Article | Journal of Experimental Psychology: General

The Pot Calling the Kettle Black: Distancing Response to Ethical Dissonance

by R. Barkan, S. Ayal, F. Gino and D. Ariely


Six studies demonstrate the "pot calling the kettle black" phenomenon whereby people are guilty of the very fault they identify in others. Recalling an undeniable ethical failure, people experience ethical dissonance between their moral values and their behavioral misconduct. Our findings indicate that to reduce ethical dissonance, individuals use a double-distancing mechanism. Using an overcompensating ethical code, they judge others more harshly and present themselves as more virtuous and ethical (Studies 1, 2, 3). We show this mechanism is exclusive for ethical dissonance and is not triggered by salience of ethicality (Study 4), general sense of personal failure, or ethically neutral cognitive dissonance (Study 5). Finally, it is characterized by some boundary conditions (Study 6). We discuss the theoretical contribution of this work to research on moral regulation and ethical behavior.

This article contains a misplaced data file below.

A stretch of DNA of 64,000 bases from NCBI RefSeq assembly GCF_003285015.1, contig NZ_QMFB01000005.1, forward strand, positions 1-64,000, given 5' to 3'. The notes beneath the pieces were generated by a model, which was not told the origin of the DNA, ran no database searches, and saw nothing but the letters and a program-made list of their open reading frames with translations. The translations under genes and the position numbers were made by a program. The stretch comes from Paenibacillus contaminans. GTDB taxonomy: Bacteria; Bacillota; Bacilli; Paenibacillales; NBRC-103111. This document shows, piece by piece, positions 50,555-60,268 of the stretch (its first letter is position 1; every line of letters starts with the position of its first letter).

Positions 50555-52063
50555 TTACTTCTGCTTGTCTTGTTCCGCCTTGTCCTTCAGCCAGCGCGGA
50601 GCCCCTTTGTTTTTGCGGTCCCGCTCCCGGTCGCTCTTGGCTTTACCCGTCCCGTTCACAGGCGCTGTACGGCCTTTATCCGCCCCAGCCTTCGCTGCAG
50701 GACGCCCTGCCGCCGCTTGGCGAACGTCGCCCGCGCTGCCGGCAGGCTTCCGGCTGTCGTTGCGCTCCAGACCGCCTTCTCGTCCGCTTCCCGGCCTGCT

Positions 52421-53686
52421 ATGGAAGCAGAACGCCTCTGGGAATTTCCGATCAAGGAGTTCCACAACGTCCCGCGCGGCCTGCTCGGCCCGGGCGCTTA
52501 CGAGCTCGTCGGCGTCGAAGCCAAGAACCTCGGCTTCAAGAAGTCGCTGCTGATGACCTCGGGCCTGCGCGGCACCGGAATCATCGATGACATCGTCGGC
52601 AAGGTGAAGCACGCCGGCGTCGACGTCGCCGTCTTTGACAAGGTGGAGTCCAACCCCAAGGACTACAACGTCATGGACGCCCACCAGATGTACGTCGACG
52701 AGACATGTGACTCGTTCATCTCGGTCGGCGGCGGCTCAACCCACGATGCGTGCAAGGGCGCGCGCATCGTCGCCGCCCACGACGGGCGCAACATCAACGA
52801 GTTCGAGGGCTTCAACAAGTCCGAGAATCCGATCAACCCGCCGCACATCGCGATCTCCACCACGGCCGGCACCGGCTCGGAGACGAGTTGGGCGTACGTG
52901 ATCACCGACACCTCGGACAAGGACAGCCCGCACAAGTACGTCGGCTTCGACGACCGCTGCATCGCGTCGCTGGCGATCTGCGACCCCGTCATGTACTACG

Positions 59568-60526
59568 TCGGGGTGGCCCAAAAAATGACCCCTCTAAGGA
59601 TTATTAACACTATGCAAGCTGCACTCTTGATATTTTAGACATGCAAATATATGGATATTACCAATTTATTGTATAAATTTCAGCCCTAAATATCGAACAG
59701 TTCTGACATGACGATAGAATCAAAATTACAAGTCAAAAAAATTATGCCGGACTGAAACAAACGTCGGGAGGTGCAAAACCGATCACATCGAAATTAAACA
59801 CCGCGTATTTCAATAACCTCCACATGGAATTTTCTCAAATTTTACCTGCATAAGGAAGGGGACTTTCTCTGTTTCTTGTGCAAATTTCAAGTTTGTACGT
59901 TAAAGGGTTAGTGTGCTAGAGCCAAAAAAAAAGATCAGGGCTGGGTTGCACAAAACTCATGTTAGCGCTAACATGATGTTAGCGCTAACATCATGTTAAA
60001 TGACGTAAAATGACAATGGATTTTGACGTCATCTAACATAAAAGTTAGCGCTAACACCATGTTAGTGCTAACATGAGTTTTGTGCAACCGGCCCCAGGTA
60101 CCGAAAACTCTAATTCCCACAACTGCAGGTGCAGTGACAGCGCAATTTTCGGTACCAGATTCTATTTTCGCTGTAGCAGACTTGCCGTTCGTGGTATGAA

Keywords: ethical dissonance; cognitive dissonance; moral judgment; impression management; Unethical Behavior; Values and Beliefs; Moral Sensibility; Cognition and Thinking; Research; Behavior; Judgments;


Barkan, R., S. Ayal, F. Gino, and D. Ariely. "The Pot Calling the Kettle Black: Distancing Response to Ethical Dissonance." Journal of Experimental Psychology: General 141, no. 4 (November 2012): 757–773.